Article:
Since the berries are a soft fruit I'd never spray while they are fruiting. (also you'll kill the bees!).

    Bookmark   July 7, 2013 at 9:36AM
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sunnibel7 Md 7(7)

Caroline sounds promising. My Mom dug back through her garden journal (it is older than I am!) and thinks what they grew might have been called Latham. But she's not sure if that is the patch that suceeded or one of those that failed.

I agree that raspberries are drier than wineberries, but these literally feel like slightly damp sawdust. I splurge fairly often in winter and buy raspberries (cheaper than flying to Florida for a bit of summer in winter), and while I'm not looking for mutantly large berries like those, I figure I should be able to grow some that taste at least that good. The wild berries are tasty, I know it is possible! :)

    Bookmark   July 7, 2013 at 10:44AM
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blueberrier1

I agree with Mrs G!
Three weeks ago the Caroline were blooming and I pruned 6" off the tops to force laterals which are now full of blooms. Caroline replaced Heritage for me years ago for flavor as well as vigor and productivity. Carolines are now over five feet tall. All my primocane raspberries (another favorite is Dinkum),are cut down each winter to have only the 'fall' crop. I thin them in the spring to have only 4 plants per square foot with rows being 2 feet wide. I also thin every few weeks to maximize air circulation and production. My goal is to begin red rasp picking in late July as my 40 blueberries take all the picking time until then. Currently, I use certified org horse manure compost, Ca-25, Sea-90, homemade EM and kelp meal to enhance the berries and clay soil. All my berries are maintained organically in full sun.

The best tasting and juiciest Heritage I ever ate were raised at the base of a huge black walnut tree in central IL. It is interesting how sister plants can taste different on various soils and or mulches. If you have a close by walnut tree, experiment with a few of your Heritage.

IMO, even a 'dryish' red rasp is better than many other treats.

    Bookmark   July 7, 2013 at 3:14PM
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Scott F Smith(6B/7A MD)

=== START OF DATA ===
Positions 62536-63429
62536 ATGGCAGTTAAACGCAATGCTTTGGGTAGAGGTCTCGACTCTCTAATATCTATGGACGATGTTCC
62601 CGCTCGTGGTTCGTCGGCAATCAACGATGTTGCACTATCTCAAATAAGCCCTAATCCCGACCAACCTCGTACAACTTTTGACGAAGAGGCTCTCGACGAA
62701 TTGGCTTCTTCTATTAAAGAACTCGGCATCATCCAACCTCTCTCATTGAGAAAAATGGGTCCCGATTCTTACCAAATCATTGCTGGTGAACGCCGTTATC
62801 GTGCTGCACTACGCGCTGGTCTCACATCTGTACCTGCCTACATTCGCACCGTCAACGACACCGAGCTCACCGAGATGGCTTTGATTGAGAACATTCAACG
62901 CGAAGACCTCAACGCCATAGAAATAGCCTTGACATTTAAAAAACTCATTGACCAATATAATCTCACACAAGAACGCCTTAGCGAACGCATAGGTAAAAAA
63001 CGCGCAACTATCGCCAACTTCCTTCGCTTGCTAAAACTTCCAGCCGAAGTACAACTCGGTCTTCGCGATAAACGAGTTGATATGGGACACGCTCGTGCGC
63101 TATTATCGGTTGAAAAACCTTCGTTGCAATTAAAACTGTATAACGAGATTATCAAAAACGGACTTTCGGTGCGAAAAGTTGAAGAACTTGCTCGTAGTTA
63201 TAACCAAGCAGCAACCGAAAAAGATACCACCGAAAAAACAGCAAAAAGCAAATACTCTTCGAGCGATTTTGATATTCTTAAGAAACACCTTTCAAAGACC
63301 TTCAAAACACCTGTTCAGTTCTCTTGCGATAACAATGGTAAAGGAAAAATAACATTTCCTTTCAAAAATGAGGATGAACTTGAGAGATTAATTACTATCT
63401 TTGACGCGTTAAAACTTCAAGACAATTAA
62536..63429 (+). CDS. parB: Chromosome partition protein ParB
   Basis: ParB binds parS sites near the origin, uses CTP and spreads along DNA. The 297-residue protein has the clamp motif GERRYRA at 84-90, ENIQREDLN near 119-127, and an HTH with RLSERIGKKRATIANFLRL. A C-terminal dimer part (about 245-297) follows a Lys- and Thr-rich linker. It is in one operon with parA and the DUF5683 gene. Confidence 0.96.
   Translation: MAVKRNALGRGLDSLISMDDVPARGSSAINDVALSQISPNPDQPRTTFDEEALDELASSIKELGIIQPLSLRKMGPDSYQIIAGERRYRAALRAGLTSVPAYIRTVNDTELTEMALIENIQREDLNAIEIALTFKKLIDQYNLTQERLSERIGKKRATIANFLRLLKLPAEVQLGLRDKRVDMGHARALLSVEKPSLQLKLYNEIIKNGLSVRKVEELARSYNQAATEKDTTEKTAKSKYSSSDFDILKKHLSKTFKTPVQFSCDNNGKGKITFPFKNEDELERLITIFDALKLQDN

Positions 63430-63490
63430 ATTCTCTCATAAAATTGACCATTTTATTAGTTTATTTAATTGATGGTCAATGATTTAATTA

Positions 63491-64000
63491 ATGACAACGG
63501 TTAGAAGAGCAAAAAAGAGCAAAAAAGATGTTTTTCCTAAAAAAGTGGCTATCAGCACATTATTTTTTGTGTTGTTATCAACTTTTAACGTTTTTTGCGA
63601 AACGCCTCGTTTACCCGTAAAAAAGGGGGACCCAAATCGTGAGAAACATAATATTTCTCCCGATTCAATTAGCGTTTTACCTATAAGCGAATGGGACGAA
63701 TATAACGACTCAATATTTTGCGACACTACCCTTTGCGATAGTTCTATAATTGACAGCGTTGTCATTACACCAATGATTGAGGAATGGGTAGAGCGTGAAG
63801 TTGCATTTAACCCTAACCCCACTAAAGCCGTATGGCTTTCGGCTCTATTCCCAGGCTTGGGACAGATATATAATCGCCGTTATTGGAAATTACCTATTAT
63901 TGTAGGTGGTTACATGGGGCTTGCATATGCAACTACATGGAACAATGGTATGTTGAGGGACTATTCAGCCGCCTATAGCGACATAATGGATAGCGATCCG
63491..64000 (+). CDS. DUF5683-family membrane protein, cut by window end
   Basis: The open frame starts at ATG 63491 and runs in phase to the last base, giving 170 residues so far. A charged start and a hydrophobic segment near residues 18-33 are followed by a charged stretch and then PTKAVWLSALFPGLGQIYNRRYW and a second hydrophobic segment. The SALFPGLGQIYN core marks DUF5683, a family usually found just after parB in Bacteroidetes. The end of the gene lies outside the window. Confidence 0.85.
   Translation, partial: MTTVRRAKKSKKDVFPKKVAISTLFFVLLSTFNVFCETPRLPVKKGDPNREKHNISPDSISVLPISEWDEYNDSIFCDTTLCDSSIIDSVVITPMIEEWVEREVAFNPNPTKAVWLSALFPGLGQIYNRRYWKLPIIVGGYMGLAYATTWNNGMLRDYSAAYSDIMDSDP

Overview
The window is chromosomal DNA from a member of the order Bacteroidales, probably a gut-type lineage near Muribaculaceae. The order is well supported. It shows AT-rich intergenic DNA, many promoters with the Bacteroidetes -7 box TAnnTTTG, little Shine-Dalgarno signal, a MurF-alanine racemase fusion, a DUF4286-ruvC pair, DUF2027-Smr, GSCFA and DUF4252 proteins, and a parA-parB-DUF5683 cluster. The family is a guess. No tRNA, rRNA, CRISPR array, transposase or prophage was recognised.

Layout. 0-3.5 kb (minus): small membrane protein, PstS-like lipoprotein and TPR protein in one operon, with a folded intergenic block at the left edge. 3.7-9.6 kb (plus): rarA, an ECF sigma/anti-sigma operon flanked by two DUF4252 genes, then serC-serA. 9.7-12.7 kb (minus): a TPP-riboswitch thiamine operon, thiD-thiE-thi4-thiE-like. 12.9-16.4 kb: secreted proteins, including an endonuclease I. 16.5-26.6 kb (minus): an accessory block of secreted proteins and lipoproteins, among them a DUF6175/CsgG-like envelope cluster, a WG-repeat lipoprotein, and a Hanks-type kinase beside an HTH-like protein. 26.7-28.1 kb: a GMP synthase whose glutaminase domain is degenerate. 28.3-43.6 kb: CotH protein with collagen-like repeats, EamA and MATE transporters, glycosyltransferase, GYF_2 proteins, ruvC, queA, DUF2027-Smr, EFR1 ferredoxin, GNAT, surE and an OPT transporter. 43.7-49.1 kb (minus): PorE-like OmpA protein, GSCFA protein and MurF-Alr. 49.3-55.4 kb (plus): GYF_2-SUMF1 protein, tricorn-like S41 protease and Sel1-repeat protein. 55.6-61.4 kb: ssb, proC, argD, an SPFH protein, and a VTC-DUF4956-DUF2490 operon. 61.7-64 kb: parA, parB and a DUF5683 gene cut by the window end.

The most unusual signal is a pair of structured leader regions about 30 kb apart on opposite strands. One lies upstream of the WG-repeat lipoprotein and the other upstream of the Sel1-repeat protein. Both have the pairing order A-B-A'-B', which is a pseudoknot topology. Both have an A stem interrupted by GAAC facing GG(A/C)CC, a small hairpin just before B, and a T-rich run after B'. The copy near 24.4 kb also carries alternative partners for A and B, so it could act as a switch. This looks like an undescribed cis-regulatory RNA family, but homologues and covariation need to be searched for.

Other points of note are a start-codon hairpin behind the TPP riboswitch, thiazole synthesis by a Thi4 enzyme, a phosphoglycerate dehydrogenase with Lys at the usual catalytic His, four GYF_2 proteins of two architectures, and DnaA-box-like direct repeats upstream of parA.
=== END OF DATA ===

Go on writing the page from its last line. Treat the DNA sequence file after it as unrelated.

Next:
Heritage can be inconsistent. When they are doing well they are a fantastic berry but many years I had mediocre ones. I don't grow them anymore.

Caroline is the standard today, its easy and reliable and tasty. My favorite for taste is probably Josephine, but Caroline is close; Josephine is very aromatic. The new variety Nantahala is also supposed to be great-tasting, I added some of them this spring.

Scott

    Bookmark   July 7, 2013 at 10:32PM
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calliope(6)

My Mom dug back through her garden journal (it is older than I am!) and thinks what they grew might have been called Latham.

I'm smiling, because Latham used to be the old standard. When I put my red raspberry patch in, I got a late order in and they subbed Latham for Heritage. I'm quite satisfied with Latham, has a good taste and is a prolific bearer and easy, but it's a big, crumbly berry for me.

    Bookmark   July 8, 2013 at 1:07AM
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drew51 SE MI Z5b/6a

I'm evaluating a number of cultivars. Too early for any conclusions. Some new cultivars like Double Gold look very interesting. Plus I always like to check out what Cornell or the NY experimental station in NY produce.

    Bookmark   July 8, 2013 at 9:40AM
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sunnibel7 Md 7(7)

Well then Caroline sounds like a good one for me to try next. Aromatic, not too dry, and sweet and tart. When would be better, buy and transplant this fall or wait until next spring?

    Bookmark   July 8, 2013 at 10:45AM